Retro Challenge – Day 2 – First PCB Designed

So, this is Day 2 of the Retro Challenge.  In case you’re wondering what happened to Day 1, well, Day 1 happened to fall on Pub Night, therefore I was better off giving everyone else one day head start than having a go and probably putting myself back at least a week!

If you’ve read my posts on Retro Challenge so far, you’ll know my first priority is to get about half a dozen or so Printed Circuit Boards designed and sent off to the fabricators.  The tool I am using to do this is KiCad, and the basic workflow is lay out the electrical circuit schematic, create a list of component, match the components up to footprints, lay the footprints out on a board, join up the various pads then create gerber (manufacturing) files.

I have decided to build my Z80 computer in a modular format, with lots of fairly basic PCBs to make up the whole thing.  This should give me flexibility in how I use it and what I do with it going forward.  It also makes the boards easy to design and lay out, and, if necessary, easy to troubleshoot too.  So, with that in mind, I set out this evening with the goal of making the electrical schematic for at least 5 boards.  Starting with the CPU board, which comprises of 1 chip, 1 connector and 1 resistor.  Simples!

KiCad uses libraries of components, so when you lay out a circuit you can pick a resistor, a capacitor, voltage regulator etc.  It’s got loads of chips in the default library that comes with it, but, as I discovered this evening, no Z80! I tried finding a library on line that had one, but couldn’t get anything that worked.  So I had to design my own component – a 40 pin IC! Then, the connector I was going to use was for my Z80 bus, and that had my own designed layout, so that’s another 40 pin component I had to design!  Luckily, a regular resistor was already available!  So, join the appropriate pins up, and voila! A schematic!

Screenshot from 2014-07-02 22:35:38

Already that was half the evening gone!  So, just to make sure I was on the right track, and things actually worked as they should, I thought I’d put the first one on a board.  So, I created a net list (list of all 3 components) and went to assign them footprints.  The Z80 needs a 40 pin wide DIL footprint, and that’s included in the library.  Great.  I had a choice of a dozen or so layouts for the resistor, so that was easy.  The connector though… well, although it’s only a single row of 40 holes on 0.1″ pitch (pretty standard), the largest one available was 30 pin.  Ok, so I’ve got to design a footprint too.  So, I create one called “40 Pin SIL” and associate it with the component.  Then I lost about an hour of going around in circles, pulling my hair out, redoing stuff and swearing.  Eventually, I worked out that footprint names in KiCad cannot contain spaces! Who’d have thought?  So, I create another one, call it “SIL_40”, delete the old net list, and start again.  Bingo!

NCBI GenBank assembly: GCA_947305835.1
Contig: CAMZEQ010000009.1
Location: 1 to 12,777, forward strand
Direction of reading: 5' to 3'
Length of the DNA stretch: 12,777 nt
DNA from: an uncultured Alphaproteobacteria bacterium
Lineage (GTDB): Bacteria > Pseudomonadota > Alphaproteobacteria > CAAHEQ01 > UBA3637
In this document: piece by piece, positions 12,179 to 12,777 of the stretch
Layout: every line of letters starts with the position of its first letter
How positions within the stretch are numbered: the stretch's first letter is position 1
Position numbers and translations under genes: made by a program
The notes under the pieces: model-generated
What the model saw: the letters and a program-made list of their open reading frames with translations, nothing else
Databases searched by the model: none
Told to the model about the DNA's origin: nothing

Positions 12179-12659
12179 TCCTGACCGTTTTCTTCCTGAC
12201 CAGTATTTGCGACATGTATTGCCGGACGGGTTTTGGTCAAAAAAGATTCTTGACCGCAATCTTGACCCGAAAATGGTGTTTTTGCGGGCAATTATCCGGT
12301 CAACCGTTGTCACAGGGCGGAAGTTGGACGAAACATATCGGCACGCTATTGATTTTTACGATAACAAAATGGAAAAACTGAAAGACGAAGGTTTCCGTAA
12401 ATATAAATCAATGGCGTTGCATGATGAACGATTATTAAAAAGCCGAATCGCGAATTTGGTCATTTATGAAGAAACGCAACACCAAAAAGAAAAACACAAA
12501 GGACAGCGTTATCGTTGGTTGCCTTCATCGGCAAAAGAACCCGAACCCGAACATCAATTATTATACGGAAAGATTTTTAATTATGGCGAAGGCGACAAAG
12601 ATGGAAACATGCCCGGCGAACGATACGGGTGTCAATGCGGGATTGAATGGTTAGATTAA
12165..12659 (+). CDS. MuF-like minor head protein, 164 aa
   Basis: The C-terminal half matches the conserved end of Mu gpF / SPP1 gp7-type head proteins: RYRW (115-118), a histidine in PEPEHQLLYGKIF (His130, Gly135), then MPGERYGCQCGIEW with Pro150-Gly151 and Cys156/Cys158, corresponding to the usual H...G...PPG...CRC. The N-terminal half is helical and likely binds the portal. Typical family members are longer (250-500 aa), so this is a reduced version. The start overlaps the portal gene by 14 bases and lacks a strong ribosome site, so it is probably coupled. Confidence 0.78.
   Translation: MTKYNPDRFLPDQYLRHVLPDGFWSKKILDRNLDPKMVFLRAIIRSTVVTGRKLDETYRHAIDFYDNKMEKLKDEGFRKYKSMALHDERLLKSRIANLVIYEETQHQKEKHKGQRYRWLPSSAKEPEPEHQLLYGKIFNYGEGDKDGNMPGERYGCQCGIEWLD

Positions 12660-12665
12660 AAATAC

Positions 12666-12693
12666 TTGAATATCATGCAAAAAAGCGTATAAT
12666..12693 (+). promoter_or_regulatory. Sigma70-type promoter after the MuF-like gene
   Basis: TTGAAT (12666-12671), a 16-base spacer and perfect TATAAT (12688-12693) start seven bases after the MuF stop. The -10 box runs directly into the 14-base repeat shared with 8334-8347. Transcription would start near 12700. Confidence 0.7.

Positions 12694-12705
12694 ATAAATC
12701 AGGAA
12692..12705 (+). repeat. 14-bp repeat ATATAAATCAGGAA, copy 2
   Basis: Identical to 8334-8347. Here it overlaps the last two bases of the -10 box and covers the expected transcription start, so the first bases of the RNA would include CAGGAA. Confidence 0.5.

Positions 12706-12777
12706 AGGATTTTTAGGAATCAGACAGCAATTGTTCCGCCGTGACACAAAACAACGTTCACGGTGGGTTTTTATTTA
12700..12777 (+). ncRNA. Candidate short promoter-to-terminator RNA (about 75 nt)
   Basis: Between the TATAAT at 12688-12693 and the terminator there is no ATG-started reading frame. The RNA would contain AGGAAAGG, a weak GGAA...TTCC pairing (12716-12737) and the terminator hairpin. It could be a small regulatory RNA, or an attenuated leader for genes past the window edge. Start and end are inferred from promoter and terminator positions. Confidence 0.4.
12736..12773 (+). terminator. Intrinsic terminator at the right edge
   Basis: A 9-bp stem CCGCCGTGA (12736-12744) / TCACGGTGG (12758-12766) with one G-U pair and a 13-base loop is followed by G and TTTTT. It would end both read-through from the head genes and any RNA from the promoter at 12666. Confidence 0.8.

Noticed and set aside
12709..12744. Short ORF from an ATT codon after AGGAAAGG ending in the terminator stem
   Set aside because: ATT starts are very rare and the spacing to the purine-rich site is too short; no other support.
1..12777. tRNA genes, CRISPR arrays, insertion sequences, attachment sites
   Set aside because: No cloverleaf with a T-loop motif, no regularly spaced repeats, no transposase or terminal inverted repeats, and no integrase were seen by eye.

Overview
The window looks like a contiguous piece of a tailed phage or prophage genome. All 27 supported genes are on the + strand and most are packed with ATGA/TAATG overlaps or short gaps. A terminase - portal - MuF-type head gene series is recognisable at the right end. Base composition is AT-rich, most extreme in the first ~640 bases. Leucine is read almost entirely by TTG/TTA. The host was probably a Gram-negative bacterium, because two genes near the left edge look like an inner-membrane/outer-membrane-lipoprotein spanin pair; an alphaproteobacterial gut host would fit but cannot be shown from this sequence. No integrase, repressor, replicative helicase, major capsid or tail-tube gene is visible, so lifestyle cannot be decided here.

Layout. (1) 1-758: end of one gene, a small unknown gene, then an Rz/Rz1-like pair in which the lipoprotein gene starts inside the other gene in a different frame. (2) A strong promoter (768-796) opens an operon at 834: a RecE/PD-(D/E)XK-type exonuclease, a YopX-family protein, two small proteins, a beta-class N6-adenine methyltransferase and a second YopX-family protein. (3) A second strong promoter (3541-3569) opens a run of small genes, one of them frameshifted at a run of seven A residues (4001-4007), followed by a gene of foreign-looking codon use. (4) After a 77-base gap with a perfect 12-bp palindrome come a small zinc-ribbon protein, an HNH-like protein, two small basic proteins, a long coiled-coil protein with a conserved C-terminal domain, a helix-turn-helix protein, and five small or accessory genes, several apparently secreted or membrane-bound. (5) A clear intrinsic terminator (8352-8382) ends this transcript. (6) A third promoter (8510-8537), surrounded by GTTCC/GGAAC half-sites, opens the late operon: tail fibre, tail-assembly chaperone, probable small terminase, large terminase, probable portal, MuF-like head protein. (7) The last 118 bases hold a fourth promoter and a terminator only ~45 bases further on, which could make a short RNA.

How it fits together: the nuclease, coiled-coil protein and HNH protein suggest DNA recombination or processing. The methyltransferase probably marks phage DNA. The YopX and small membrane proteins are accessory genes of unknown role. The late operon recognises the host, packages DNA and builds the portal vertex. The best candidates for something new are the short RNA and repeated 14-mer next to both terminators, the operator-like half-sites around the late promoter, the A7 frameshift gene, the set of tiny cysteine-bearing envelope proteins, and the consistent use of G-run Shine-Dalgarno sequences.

So, off I go with laying out the PCB, and running the tracks.  and end up with this;

Screenshot from 2014-07-02 22:36:10


The yellow line is the actual outline of the PCB itself.  You’ll notice that there’s some of the pads which are outside the board itself.  As the cost of the board is based on the overall size, I’ve not extended it to cover pins that I don’t need.  I know that any silk screen printing that goes outside the edge of the board is no problem, but I’ll have to wait until I create the gerber files to see if actual pads outside are a problem or not.  If so, then I’ll have to create more individual footprints for other board combinations.

And all of a sudden, my whole evening has gone!  One single board with 3 components isn’t much to show for almost 4 hours work, but I feel that I’ve learned a lot, and I’m much more set up to knock out a few more boards tomorrow night!

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